* Messages from outside: A related problem is the kind of threat that can come back into the enterprise when an employee uses his personal Web mail or instant messaging account at work. “”Organizations that allow users to access Web mail from work are asking for trouble,”” Galletto says. “”It’s amazing how many viruses can come through that way, even if you have virus scanning at the gateway.””

* Unauthorized surfing: When employees spend company time surfing for entertainment or thrills, they’re not just wasting company time and money. They’re also inviting spyware and adware onto the company system.

* Unauthorized downloads: Off-site downloads can contain viruses and malicious code. But, Wong warns, “”sometimes you need to download a utility or a little program from the Net, so it might not always be appropriate to lock down the desktop.””

* Infected e-mail attachments: “”How many times have we told users that, if you don’t know where an attachment came from, don’t open it?”” Galletto asks. The problem however, is that, like the boy who cried wolf, many users just don’t see or hear the warnings anymore. “”They get so many these days that they ignore them, or delete them without reading,”” says Wong.

* Malicious or dishonest employees: The malicious employee is a rare animal, but he does exist and, Richardson says, he can cause a whole lot more trouble than a careless worker. What is more common, according to Galletto, is the employee who uses company resources for private purposes. “”We’ve seen employees who set up shops or, in extreme cases, porn sites,”” he says. “”A lot of this activity goes undetected because companies aren’t doing a lot of logging, monitoring and reporting.””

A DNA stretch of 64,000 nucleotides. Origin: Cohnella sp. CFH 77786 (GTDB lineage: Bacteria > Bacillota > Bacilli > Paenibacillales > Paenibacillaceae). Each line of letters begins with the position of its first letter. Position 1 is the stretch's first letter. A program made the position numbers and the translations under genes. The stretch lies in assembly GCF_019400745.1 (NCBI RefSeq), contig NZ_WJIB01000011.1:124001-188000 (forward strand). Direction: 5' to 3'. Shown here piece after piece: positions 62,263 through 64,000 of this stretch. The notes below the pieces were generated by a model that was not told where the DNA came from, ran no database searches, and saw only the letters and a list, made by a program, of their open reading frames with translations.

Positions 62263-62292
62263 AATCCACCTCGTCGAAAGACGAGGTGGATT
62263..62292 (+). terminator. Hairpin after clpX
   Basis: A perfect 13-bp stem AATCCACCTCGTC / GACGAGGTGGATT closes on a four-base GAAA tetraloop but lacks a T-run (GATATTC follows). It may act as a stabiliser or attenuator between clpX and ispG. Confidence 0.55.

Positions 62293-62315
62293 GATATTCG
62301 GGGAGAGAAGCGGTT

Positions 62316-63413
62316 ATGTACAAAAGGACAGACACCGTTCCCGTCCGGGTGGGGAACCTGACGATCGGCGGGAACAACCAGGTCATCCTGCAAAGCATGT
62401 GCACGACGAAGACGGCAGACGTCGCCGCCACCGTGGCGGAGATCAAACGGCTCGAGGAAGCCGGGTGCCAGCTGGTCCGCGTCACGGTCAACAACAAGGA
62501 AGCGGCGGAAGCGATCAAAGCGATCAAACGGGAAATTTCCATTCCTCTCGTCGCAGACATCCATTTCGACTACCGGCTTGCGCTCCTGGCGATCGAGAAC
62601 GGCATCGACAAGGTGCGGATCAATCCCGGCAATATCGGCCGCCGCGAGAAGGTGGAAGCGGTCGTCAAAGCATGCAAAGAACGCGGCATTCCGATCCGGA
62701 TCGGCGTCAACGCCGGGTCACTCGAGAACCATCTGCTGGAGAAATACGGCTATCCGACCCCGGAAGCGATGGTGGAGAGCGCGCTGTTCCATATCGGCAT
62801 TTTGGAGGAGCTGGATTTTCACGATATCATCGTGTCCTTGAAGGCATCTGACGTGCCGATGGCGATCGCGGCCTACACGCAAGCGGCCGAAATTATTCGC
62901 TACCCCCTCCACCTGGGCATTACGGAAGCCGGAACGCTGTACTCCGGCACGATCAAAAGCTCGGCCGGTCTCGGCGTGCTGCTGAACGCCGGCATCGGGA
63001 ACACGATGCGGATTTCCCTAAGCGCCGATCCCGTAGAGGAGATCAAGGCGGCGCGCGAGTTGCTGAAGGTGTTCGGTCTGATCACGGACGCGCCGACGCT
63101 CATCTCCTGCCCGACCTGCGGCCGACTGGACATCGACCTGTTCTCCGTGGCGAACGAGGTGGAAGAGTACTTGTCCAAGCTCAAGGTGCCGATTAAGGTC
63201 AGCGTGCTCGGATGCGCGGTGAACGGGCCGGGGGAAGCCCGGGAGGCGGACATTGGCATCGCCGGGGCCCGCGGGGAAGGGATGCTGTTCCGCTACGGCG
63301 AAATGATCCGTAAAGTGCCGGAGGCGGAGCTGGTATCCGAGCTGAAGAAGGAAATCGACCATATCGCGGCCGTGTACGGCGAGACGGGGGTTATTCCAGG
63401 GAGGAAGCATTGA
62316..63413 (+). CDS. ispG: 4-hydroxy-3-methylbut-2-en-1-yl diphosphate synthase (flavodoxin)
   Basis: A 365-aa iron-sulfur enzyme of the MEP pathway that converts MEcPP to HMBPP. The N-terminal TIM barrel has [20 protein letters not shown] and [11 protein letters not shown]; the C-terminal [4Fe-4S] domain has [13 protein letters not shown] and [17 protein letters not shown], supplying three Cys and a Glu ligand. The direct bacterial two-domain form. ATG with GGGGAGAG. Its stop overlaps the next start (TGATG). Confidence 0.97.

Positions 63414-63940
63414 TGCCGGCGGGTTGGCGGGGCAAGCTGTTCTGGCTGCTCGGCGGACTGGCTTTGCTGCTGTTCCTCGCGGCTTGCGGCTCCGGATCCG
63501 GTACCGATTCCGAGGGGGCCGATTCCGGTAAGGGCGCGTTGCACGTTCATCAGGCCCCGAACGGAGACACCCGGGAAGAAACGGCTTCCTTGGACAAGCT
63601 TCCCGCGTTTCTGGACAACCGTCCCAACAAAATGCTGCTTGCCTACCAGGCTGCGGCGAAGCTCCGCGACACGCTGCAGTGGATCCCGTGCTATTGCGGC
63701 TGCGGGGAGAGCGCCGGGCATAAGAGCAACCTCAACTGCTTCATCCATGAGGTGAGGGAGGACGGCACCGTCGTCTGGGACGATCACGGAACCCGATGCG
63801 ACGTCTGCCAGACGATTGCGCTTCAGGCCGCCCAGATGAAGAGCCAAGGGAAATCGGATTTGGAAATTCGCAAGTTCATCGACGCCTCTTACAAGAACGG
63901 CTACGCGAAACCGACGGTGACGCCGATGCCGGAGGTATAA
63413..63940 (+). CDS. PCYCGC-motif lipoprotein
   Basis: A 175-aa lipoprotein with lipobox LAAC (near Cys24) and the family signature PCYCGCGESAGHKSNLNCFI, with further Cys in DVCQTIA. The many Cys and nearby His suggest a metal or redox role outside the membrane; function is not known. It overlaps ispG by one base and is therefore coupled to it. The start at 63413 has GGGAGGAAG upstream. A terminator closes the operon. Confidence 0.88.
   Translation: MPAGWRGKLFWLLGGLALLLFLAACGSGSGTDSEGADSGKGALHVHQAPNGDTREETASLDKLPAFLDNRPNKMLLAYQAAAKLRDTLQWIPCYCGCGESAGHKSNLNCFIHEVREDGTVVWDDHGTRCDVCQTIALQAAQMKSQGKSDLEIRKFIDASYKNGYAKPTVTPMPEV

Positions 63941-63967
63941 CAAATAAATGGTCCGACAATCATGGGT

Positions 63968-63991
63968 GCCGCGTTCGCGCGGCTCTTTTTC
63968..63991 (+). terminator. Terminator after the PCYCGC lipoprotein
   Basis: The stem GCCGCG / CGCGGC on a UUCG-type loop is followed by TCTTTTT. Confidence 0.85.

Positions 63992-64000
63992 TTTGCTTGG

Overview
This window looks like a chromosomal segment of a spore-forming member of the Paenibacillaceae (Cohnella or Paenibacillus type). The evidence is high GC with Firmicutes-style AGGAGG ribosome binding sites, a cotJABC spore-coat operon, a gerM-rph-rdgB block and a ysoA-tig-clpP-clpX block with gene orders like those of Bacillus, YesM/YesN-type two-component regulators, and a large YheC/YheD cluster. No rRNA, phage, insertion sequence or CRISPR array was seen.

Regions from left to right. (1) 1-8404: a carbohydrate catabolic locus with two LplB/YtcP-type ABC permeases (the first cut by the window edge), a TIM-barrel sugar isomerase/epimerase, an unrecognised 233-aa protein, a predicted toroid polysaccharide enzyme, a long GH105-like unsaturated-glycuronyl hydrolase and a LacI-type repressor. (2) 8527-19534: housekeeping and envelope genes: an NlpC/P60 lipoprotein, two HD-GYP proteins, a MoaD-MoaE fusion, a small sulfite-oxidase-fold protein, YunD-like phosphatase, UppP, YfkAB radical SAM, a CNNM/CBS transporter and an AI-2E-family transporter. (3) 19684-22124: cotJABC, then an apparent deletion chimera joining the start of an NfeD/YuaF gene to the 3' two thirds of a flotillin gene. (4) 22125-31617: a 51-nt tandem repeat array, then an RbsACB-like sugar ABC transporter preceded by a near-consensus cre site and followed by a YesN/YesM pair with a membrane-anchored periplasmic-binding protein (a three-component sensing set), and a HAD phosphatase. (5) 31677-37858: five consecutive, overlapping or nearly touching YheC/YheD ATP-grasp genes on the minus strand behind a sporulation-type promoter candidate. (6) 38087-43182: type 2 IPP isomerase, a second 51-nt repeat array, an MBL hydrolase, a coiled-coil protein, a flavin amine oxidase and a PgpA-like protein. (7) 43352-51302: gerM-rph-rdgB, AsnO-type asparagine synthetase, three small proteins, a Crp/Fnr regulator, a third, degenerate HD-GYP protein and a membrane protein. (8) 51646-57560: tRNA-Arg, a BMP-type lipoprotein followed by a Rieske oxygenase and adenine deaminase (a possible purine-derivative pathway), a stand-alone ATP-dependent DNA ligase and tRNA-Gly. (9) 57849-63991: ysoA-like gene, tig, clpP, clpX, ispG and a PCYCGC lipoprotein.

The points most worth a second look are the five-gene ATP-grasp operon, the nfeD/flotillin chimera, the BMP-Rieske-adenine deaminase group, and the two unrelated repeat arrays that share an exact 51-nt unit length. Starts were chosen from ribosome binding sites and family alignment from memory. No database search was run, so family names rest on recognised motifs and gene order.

Keeping — and watching — an audit trail is the key to maintaining internal security. Antivirus systems are essential, and logging software can keep track of exceptions and unauthorized access and use of critical systems, but technology can’t help if there is no policy defining appropriate use and the logs aren’t reviewed. “”It’s a bit of everything”” Galletto says. “”You need the technology, certainly, but you have to have the policies and procedures in place to use the technology.””

However, not just any policy will do — you can’t buy a security process off the rack. “”Companies are always looking for books of policy that they can slap the company logo on, but it doesn’t work that way,”” Richardson says. “”Every company is going to be different, with different risks, and you have to decide what they are.””

Indeed, a successful internal security policy is a tradeoff, Richardson says. However, companies have to be aware of what they’re trading off. A good policy is one that reflects a sensible balance between security and business objectives. An airtight policy with sixteen character alphanumeric passwords that have to be renewed twice a week might look good on paper, but its rigour could be enough of an impediment for employees to consider taking shortcuts just to do their jobs. Users put passwords on Post-It notes when they’re hard to remember.

How you respond to an internal security problem depends on what kind of problem it is and, more importantly, the motivation of the person responsible. The employee who inadvertently compromises security through carelessness or negligence can be educated Richardson says. After all, he probably just wants to do his job.